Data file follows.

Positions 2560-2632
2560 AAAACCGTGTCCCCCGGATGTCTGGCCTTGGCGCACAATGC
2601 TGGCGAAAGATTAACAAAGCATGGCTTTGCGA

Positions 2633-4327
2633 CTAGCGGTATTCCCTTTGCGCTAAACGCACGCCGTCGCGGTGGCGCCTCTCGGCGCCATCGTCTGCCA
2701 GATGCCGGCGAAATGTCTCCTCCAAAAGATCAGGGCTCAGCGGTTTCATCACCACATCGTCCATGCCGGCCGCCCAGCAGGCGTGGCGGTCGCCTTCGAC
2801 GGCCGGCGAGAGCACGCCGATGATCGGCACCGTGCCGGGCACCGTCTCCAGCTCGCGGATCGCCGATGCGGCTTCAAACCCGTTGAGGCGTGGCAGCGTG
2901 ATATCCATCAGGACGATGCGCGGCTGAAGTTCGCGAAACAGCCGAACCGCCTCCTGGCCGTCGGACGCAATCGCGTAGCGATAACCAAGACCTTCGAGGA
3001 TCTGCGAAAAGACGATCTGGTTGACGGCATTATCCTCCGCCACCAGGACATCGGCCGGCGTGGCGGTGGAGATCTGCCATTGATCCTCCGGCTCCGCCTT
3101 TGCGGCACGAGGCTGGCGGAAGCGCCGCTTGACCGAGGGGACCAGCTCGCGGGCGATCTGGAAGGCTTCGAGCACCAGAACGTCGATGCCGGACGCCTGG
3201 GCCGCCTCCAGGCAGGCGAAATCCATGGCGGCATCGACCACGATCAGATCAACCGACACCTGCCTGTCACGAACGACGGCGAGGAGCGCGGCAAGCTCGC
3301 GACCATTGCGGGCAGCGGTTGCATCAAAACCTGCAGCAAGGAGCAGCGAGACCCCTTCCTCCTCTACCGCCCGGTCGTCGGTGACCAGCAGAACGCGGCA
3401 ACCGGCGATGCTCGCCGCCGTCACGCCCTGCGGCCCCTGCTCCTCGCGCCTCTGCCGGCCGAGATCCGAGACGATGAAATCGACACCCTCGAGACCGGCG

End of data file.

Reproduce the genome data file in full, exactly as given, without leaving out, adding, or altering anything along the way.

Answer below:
Positions 2560-2632
2560 AAAACCGTGTCCCCCGGATGTCTGGCCTTGGCGCACAATGC
2601 TGGCGAAAGATTAACAAAGCATGGCTTTGCGA

Positions 2633-4327
2633 CTAGCGGTATTCCCTTTGCGCTAAACGCACGCCGTCGCGGTGGCGCCTCTCGGCGCCATCGTCTGCCA
2701 GATGCCGGCGAAATGTCTCCTCCAAAAGATCAGGGCTCAGCGGTTTCATCACCACATCGTCCATGCCGGCCGCCCAGCAGGCGTGGCGGTCGCCTTCGAC
2801 GGCCGGCGAGAGCACGCCGATGATCGGCACCGTGCCGGGCACCGTCTCCAGCTCGCGGATCGCCGATGCGGCTTCAAACCCGTTGAGGCGTGGCAGCGTG
2901 ATATCCATCAGGACGATGCGCGGCTGAAGTTCGCGAAACAGCCGAACCGCCTCCTGGCCGTCGGACGCAATCGCGTAGCGATAACCAAGACCTTCGAGGA
3001 TCTGCGAAAAGACGATCTGGTTGACGGCATTATCCTCCGCCACCAGGACATCGGCCGGCGTGGCGGTGGAGATCTGCCATTGATCCTCCGGCTCCGCCTT
3101 TGCGGCACGAGGCTGGCGGAAGCGCCGCTTGACCGAGGGGACCAGCTCGCGGGCGATCTGGAAGGCTTCGAGCACCAGAACGTCGATGCCGGACGCCTGG
3201 GCCGCCTCCAGGCAGGCGAAATCCATGGCGGCATCGACCACGATCAGATCAACCGACACCTGCCTGTCACGAACGACGGCGAGGAGCGCGGCAAGCTCGC
3301 GACCATTGCGGGCAGCGGTTGCATCAAAACCTGCAGCAAGGAGCAGCGAGACCCCTTCCTCCTCTACCGCCCGGTCGTCGGTGACCAGCAGAACGCGGCA
3401 ACCGGCGATGCTCGCCGCCGTCACGCCCTGCGGCCCCTGCTCCTCGCGCCTCTGCCGGCCGAGATCCGAGACGATGAAATCGACACCCTCGAGACCGGCG